October 2012


9 lb zander_01

First port of call for October was a photo shoot for the Angler’s Mail, on a little lake that I have access to in the Fens, I was accompanied by possibly the best photographer in the fishing business, Roy Westwood. We were shooting for a feature on “How to catch your first pike,” and getting a few additional shots for future issues. The pike weren’t that forthcoming, but I did manage one low double that was suitable for some shots. With all the static shots done, just as we were about to call it a day, I had a violent take on a float- fished smelt, which turned out to be a cracking zander of just over 9lbs- quite a specimen from the water and my first on El Smelto!





The rest of October saw me back on Grafham, reports were that the fishing had been hard, with very little pike activity, the zander fishing had been good for numbers, but not for large fish, which I found a bit worrying, but it was still very early in the season and from experience the big zander don’t show until it starts to get really cold and they move back to their usual spots (which I have on my GPS!)

While the water is still warm I think they are a lot more spread out. Yes, a few big ones get caught, but you usually get plagued with little fish in the 7 – 9 lb bracket.

While this may be fun, it’s not what I go to Grafham for.

I also think that a lot of anglers on there actively hinder themselves in catching big zander by using Jigs that are too small, most of my 15lb+ fish have come on Jigs that are 6” or over. By using smaller lures, you probably get more hits, but are you really going to stir that big girl up?

Of course, using big lures doesn’t necessarily mean you will catch bigger fish, but I think the bigger profile stands out more, and thus can make a lethargic fish take interest.


Big lure azner_02



Anyway, as reports were one or two hits on jigs each day, with the average size being 6lbs, I thought I would give the Zander angling a miss and try for some of the big perch that are also present in there. Drop-shotting is the way to catch these, it really is “the” method for perch, they love it, so much that I’d be quite confident to put it up against any other perch fishing method on the day.

I managed a few fish fishing on the shadow side of some artificial structure near the north shore, nothing massive, most were between 2lb and 3lbs, with the largest being 31/2lbs, but good fun on a light drop-shotting rod.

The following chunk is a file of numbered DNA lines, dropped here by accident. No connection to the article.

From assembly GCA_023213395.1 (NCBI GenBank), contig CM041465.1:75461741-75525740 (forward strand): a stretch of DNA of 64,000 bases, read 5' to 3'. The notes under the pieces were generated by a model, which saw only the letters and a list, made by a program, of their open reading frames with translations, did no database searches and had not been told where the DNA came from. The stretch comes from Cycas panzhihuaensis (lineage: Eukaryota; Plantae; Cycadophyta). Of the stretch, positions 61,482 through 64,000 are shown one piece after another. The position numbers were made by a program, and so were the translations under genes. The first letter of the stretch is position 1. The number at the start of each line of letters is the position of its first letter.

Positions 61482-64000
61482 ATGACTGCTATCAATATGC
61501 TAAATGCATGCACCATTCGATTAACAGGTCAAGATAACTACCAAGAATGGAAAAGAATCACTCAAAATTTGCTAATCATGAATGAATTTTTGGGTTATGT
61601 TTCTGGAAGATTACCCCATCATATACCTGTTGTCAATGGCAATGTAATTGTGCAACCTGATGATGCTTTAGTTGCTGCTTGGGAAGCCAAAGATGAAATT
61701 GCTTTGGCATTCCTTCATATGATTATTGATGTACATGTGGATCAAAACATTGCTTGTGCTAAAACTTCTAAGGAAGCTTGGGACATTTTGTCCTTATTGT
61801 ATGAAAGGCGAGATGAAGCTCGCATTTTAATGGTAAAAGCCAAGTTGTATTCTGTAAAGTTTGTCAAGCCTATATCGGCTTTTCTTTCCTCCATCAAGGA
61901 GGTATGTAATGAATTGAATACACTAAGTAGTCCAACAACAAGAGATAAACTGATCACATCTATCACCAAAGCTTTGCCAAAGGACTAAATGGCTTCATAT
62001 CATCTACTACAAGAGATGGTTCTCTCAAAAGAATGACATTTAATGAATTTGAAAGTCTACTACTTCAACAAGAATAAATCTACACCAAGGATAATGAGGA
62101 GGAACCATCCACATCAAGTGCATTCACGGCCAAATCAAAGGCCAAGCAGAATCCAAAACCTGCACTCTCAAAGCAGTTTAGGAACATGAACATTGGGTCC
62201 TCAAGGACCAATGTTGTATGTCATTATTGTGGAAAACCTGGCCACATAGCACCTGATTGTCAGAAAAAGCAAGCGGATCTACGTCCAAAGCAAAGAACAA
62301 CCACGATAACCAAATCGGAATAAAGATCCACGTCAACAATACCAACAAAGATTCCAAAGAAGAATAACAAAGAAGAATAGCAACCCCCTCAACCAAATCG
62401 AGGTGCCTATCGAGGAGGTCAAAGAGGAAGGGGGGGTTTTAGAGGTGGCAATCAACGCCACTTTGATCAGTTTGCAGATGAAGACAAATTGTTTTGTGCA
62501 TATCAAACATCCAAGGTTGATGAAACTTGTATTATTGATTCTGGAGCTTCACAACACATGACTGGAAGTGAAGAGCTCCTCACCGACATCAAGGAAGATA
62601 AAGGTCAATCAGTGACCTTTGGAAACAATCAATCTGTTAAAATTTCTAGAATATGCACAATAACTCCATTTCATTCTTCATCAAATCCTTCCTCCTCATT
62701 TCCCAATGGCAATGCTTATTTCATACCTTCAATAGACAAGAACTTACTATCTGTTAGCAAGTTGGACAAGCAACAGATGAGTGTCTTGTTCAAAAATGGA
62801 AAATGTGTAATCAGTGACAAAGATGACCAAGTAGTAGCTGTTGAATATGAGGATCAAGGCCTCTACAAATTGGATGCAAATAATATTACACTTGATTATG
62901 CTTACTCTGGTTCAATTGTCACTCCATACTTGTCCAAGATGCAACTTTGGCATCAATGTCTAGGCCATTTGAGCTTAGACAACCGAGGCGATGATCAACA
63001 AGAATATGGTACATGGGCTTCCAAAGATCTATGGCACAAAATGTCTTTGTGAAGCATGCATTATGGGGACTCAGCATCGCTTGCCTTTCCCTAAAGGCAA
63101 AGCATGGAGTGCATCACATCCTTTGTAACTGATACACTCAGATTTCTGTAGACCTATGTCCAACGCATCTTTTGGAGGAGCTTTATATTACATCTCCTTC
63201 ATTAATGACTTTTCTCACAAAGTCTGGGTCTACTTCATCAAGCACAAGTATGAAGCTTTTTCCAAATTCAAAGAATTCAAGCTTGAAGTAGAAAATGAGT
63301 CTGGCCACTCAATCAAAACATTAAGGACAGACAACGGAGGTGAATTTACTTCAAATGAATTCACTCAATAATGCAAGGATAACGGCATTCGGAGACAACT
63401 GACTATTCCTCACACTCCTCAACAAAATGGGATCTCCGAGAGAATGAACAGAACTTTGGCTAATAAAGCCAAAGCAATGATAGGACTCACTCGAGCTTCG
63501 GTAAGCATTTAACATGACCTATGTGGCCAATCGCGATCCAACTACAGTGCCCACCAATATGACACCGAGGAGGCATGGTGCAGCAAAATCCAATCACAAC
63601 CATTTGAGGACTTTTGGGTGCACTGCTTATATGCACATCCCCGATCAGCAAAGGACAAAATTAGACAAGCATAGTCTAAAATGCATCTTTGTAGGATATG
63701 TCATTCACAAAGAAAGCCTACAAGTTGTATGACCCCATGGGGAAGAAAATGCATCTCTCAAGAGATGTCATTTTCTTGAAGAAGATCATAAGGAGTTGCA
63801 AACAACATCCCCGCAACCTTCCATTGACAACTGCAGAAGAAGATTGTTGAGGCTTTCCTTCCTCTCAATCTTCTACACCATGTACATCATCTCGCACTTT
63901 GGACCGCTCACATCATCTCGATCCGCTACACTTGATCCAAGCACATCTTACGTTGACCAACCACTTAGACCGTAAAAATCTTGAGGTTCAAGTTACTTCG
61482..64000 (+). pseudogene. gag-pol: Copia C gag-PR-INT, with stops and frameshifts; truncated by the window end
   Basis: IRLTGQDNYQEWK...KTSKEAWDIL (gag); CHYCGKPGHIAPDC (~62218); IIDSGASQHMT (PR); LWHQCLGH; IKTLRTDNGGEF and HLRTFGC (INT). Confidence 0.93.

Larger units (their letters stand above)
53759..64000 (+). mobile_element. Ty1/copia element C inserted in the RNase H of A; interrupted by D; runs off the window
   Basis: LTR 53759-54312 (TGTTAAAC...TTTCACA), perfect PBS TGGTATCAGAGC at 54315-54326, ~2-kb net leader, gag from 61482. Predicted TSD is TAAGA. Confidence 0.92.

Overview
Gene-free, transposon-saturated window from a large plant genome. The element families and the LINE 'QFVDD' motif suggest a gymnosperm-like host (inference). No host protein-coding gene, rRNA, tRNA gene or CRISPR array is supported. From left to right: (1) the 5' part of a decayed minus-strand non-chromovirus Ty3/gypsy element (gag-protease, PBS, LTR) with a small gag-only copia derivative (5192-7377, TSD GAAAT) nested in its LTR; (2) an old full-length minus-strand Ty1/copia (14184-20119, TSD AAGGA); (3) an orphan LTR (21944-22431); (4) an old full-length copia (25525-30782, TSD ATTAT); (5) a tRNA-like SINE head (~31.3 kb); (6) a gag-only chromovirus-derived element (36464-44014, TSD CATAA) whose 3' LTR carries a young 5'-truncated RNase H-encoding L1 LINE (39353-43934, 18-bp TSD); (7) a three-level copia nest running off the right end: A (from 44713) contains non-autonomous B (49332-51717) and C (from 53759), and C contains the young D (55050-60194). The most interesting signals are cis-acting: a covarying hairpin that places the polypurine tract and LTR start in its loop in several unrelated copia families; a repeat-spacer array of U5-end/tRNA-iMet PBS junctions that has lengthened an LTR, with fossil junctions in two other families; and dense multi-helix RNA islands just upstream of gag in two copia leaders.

Another trip to Grafham later in the week saw a few decent zander to the boat, it was noticeable that, for whatever reason, the zander were migrating down towards the north tower at the end of the day, and it had become so predicable that you could find several boats jigging around there at last knockings, trying for them. On this day Nigel Savage was busily thrashing the water to a foam with his pike flies, trying to pick one up next to the tower – when I rocked up in the boat. I took great pleasure in catching three and losing two in the next five casts- right in front of him! Just over 9lbs was the largest fish, and then I got carried away and had to return to the jetty late, and was severely berated by the wardens much to Nigel’s amusement!




Chew was calling next, and I had a day afloat with Andrew Fletcher, reports again were that Chew was fishing poorly, with either jacks or blanks coming to most anglers. Yes, there were a good fish coming out each day, but these were very localised and generally coming from one area near Stratford’s.

The plan was to be the first boat out, head up to Stratfords, find the weed line and soak some deadbaits for the day. As it turns out, that was everyone else’s plan as well!

We didn’t blank, we had a stream of jacks to the boat, it got quite annoying in the end, every time the float twitches on Chew, so do I, as it could be a massive fish, and it’s a real disappointment when you crank a jack in.

The amount of jacks was very worrying in my eyes, as any pike angler knows, if you start catching a lot of jacks, it’s often a sign that the big fish have died off.

Only time will tell, let’s hope not!





Paul Gardner and I then had a couple of trips to Rutland. Sometimes Rutland can be a good water, but you really need to know the spots on there, and the fish can move around a lot, especially if they have been hooked a few times.

Replicants and Castaic lures were again the order of the day, with the brighter colours working the best, we had a fair few fish, but nothing spectacular, the largest around 15lbs, it was interesting that most fish were caught after we had anchored in the spot for a while. We were getting follows drifting and casting lures, but the fish just weren’t having it.


Reps and castaic_06



When you are anchored up, the lures are presented differently, normally slower and you can keep the lure down in the water, I think this is why anchoring worked that day, or it could have been that we bored them out by repeatedly casting over their heads!





Other than that I had couple of trips to the upper Wye, saw little result, more to get some photos for my column in the Mail than for the fishing. One thing I have learned about the Wye, and it goes for most spate rivers really, is that you really need to hit the river when it’s right. So it helps being local, but someday I’ll get a biggie out of there I’m sure.





Press articles this month include:

Catch your first pike – All Answers – Anglers Mail 30th Oct 2012

Into to Jerk-baiting – On Coarse – Greys online Ezine -Oct 2012